Despite cyber security being one of the top three global economic concerns in most developed countries, it continues to be sidelined by most companies. Cybercrime costs over USD$445 billion globally and the figures continue to rise, expected to exceed $1 trillion by 2021.
With increasing digitization and interconnectedness of networks, cyber dependence is becoming a profound phenomenon. Users are increasingly making use of the latest cloud technologies with the intention of enhancing productivity and efficiencies. At the same time, it elevates the risk of a cyber-breach given the ease with which hackers can gain access to these systems and compromise sensitive information.
Here are some statistics about companies that explains how cyber security, although a pressing concern, is sidelined in business objectives, unwittingly resulting in costly breaches.
- Human error is the number one cause of cyber security breaches. Different researchers quantify this risk differently; however, there is unanimous agreement that human error is by far the most important reason for cyber breaches. According to the IT Policy Compliance Group, 75% of data loss is caused by human error. Aberdeen Group estimates it at 64% while CompTIA estimates it at 52%.
- In 2015, there were nine mega cyber security breaches and at least 113 unreported incidents of cybercrime. The total number of compromised identities was over 429 million.
- Almost three-quarters of genuine websites are inadequately built to counter cyber-attacks.
- Ransomware is on the rise. Hackers demand hefty sums of money to withdraw their access to company information. By 2015, it had grown by 35%.
- The cybercrime conducted in 2013 against Target, the leading retail chain in the US, compromised over 40 million customers and their private banking information. Target had just implemented the state-of-the-art security system and was ahead of the game where cyber security is concerned. Despite their considerable effort, the mega chain had to sustain a massive blow, tarnishing their reputation forever.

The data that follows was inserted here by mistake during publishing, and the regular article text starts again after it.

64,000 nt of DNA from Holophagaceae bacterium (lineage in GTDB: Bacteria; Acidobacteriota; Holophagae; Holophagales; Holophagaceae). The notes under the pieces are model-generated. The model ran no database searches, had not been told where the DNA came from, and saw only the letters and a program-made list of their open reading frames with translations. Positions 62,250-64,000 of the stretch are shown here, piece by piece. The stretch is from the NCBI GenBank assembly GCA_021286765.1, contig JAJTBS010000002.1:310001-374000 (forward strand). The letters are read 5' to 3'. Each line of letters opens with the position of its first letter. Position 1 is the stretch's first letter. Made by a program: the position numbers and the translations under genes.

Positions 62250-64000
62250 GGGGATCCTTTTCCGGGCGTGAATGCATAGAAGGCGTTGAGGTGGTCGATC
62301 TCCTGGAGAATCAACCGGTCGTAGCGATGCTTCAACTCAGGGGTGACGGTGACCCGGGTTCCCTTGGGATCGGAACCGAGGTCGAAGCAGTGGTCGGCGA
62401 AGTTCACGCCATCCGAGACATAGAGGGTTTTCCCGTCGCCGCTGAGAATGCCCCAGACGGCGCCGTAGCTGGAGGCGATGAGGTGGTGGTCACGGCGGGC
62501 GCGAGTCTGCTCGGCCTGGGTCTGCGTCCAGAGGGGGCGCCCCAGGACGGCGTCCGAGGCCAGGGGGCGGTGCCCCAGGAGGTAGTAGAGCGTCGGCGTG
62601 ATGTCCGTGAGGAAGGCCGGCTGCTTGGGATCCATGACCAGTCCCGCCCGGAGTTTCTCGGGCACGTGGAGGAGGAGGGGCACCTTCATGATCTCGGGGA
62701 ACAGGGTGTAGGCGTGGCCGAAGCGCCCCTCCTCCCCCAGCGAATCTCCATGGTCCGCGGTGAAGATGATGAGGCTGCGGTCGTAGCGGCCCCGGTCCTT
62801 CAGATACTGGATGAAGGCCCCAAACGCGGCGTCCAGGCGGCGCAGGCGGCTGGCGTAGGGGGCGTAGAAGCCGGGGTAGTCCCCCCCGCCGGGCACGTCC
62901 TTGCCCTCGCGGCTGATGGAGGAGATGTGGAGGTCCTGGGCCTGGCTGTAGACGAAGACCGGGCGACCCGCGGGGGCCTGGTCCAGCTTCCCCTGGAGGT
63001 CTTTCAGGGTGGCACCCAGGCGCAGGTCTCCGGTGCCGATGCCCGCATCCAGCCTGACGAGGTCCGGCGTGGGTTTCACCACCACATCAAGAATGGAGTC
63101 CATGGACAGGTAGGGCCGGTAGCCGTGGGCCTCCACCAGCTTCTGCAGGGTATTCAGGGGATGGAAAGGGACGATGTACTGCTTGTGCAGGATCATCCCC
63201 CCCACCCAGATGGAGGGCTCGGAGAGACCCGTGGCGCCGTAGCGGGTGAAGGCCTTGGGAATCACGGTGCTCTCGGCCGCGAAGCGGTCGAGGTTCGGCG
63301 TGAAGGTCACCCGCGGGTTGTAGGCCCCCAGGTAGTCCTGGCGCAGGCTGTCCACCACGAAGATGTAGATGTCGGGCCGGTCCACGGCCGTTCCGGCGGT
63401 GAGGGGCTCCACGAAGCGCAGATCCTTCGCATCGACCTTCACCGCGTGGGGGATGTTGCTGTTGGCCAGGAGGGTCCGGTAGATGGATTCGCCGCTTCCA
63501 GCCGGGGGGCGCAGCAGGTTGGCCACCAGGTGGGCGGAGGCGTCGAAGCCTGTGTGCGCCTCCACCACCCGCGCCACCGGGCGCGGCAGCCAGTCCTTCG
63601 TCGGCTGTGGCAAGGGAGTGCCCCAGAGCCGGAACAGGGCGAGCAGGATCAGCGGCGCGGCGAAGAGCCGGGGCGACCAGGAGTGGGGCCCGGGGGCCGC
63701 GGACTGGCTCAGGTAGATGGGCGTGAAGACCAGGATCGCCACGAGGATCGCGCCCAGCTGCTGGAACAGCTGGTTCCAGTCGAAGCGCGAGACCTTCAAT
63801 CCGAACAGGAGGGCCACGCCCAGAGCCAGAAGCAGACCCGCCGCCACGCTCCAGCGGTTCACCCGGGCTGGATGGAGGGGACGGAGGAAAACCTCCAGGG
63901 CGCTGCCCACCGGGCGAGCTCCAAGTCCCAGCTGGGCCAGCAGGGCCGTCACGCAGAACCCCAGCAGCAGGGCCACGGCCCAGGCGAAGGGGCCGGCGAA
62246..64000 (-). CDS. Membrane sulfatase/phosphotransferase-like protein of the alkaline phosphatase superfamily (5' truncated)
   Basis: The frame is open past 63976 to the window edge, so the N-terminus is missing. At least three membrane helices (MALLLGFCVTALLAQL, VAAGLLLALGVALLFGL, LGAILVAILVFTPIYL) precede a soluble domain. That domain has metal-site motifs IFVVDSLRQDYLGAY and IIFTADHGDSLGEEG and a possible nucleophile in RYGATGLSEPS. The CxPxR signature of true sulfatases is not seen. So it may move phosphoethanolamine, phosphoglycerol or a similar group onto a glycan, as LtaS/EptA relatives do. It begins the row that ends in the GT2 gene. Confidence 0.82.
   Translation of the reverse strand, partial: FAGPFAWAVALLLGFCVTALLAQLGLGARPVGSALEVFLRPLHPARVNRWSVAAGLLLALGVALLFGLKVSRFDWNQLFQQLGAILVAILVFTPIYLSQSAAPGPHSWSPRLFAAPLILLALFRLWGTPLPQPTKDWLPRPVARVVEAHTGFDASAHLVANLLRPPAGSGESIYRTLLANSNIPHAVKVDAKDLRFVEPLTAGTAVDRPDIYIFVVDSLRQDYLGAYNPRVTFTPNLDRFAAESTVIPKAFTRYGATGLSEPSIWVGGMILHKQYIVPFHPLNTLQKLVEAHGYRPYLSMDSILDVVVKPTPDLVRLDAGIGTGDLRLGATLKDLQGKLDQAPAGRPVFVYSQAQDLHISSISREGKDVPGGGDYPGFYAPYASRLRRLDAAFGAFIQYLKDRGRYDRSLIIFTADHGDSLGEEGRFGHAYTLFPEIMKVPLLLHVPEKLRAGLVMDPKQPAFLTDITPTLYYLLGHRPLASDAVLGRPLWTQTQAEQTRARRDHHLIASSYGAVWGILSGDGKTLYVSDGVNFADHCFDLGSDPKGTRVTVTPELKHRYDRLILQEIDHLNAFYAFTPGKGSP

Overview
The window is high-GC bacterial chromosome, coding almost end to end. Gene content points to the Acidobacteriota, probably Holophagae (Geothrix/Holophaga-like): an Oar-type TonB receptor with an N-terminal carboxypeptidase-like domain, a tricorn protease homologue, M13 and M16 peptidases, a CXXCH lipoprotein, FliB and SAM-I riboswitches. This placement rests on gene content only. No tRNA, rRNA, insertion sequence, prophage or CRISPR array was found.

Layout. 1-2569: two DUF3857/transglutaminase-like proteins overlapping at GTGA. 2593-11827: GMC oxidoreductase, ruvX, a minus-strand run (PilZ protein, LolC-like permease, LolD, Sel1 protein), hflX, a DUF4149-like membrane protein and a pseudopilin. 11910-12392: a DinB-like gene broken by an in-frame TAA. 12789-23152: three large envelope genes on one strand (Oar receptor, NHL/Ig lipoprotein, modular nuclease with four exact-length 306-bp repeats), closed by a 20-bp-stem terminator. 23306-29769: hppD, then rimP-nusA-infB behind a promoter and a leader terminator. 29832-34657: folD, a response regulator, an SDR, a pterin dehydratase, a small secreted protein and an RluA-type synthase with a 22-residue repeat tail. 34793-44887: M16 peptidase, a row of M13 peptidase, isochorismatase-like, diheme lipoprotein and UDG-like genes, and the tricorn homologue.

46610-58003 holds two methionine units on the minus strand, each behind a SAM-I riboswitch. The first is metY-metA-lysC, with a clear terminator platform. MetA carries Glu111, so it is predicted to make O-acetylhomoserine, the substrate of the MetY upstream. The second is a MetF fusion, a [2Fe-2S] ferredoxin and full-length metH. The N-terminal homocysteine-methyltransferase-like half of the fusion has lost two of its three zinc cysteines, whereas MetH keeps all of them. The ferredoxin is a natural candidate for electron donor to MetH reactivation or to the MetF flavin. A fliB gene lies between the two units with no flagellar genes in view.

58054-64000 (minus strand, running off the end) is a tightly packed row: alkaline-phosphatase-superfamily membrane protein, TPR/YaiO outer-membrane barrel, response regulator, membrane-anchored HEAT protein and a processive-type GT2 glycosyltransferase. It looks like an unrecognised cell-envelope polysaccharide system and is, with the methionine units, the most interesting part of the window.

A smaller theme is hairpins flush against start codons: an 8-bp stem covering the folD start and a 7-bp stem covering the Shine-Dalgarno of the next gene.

- 72% bankers report cyber security as their top concern. Banking institutions are directly and indirectly the most lucrative industry for hackers. Recently, an organized cybercrime group based in Eastern Europe was able to siphon off $1 billion in 2 years from 100 different banks in 30 countries by sending spear phishing emails to bank employees.
- The biggest cybercrime of the decade was unveiled in August 2016. Yahoo Inc. was allegedly hacked in 2014. The number of compromised records was up to 500 million.
- Over 230,000 malware are released every day. In fact malware is one of the most popular ways in which hackers act to gain access inside a company’s IT systems.
- 99% of all computers are at risk. All it takes is a single click on a malicious link and the hacker will be able to gain access to all your information.
- Although 61% of the C-suite in companies globally worries about cybercrime, only 54% have employed CISO to take care of this issue.
- 78% of the IT professionals are ill-informed about how to tackle cyber security issues pertaining to theft of digital certificates and encryption keys. Not only this, 64% believe they will not be able to tackle an attack in a timely fashion.
- Cyber skills shortage is increasingly becoming a pressing issue globally. 46% of IT professionals believe there is a short coming in this area that is likely to gain traction over the upcoming years.
- Even though the risk of cybercrime is intensifying over the years, companies are unprepared to tackle emerging issues. Only 43% of the companies seem to have a strategy and plan of action in place to tackle cyber security issues. At least 14% executives admit they have no strategy or action plan to tackle such attacks.
- Even the government is supporting healthy cyber practices for companies. In 2016, $19 billion were set aside in the annual US budget to counter cybercrime and related issues.
- The FFIEC Cyber Security Assessment Tool was launched in 2015. The purpose of this tool was to help organization evaluate their preparedness to tackle cyber-attacks and uncover other risk factors present in their IT infrastructure.
- The NCUA is likely to launch a detailed cyber security assessment module by late 2017.
All of these statistics explain how important cyber security is for companies of all sizes. Even so, most companies do not realize the gravity of the situation and continue to sideline their information security department. There’s a need to realize this pressing concern and to act proactively to prevent costly failures.
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